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Resistance Bands for Mobility Work

Read Mobility Resistance Band Loops to know more about strength resistance bands and what they are used for.

What is Mobilization Work and Why You Need It

If you can set the joint in a good position, many problems (sliding-surface dysfunction, soft tissue restriction) automatically go away.

For example, you have anterior shoulder pain because you don’t have enough internal rotation and your shoulders are constantly rounded forward. This puts the external rotators in a state of permanent stretch and causes the pectoralis muscles to become short. You can mobilize the long, stiff musculature that is overstretched and weak and restore normal range-of-motion to the short tissue of the pectoralis muscles, but until you resolve the dysfunctional mechanics of the shoulder, tightness and weakness in the tissue will always be present.

For mobilizing a joint a banded work is a great technique.

When it comes to a joint restriction, one of the first things to address is the joint capsule. It’s a ligamentous sac that completely surrounds the joint. This bag of tissue creates an environment for freedom of movement. It also creates stability, keeping the joint from overstretching.

What people often don’t fully understand is that this supportive sac can get tight and short when the joint is put into a bad position for prolonged periods of time. This ultimately affects joint range-of-motion and tissue health.

Why stretching techniques don’t address this

In the previous example, if your shoulders are rounded forward, chances are that your joint capsule is very  tight. Likewise, if you sit for an prolonged period of time, the front muscles of your hips will become adaptively short and tight. You are not able to pull your shoulders back into a stable and externally rotated position, and you are not able to extend the hips. You can stretch your pecs to feed slack to your shoulders, and you can stretch the quadriceps muscles of your hips, but that addresses only the musculature. You are not addressing the stiff joint issue.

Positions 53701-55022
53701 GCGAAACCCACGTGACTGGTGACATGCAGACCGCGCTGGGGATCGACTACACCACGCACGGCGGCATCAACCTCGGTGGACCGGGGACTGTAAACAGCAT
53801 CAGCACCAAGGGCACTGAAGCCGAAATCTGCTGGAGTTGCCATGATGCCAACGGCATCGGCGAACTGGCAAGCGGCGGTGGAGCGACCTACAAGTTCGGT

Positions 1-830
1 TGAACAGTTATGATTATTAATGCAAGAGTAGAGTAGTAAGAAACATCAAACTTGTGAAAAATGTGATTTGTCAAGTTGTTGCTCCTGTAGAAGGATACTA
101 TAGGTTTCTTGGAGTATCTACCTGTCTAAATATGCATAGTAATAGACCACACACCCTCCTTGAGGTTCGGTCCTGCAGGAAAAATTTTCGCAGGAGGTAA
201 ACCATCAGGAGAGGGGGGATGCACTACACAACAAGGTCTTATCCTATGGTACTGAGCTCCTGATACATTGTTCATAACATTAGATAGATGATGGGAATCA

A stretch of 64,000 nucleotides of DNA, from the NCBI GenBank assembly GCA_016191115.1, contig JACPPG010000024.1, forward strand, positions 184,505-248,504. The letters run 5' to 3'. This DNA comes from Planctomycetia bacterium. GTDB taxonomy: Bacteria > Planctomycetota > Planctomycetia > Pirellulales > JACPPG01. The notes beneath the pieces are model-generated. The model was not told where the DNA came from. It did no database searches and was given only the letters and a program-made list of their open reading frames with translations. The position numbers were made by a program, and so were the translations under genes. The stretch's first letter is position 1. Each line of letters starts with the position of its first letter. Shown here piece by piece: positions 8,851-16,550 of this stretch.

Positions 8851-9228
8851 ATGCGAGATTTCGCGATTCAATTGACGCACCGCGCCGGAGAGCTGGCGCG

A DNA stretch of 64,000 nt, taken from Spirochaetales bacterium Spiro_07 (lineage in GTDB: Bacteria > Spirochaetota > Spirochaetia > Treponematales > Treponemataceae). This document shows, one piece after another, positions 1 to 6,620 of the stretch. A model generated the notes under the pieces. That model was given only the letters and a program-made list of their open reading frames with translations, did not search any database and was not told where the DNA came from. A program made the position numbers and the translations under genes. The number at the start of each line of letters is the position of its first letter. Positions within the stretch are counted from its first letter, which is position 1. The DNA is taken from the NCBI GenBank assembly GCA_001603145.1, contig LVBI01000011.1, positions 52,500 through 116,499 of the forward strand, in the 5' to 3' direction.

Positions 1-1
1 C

That’s why people feel a big stretch in the back of the knees when they stretch their hamstrings. The weakest end of the muscle is where it inserts behind the knee.

And joint capsules are the thickest parts. To effectively produce changes within the joint capsule, you have to create space within the joint. Physical therapists have been doing this manually for a long time, but the band allows you to do it yourself.

Kelly Starrett’s “Becoming a Supple Leopard” can be good reference for those who want to further understand the rationale behind this. After the reading, one will definitely get familiar with other mobilization methods of joints and tissues (for example, banded flossing) and acquire a deeper understanding of a wise workout.

Colors of bands in the following videos coincide with ValeoFM mobility resistance bands colors in terms of tensile strength.

Hip Mobilization - Supine & Quadruped Position

Hip Mobilization Banded Work - Split Squat

Hip Mobilization Exercises +Foam Rolling

Ankle Mobilization - Dorsiflexion - Key Component of Squat

Ankle Mobility Band Work with Two Ankles at a Time

Band Techniques for Shoulder & Neck Stretch

Excelent technique for neck muscles stretch (often overlooked and shortened Levator Scapular says you Big Thank You!)

Band Technique - Shoulder Mobilization - Front Rack Position

+lacrosse ball

This sequence will help those who are having issues with the front rack position.

Mobilization Band Techniques - 4 Step General Sequence

Use this general sequence in your warm-up (faster pace) or as a regeneration sequence (slower tempo).

Leave your comments if you have great links relevant to Banded Mobilization Work
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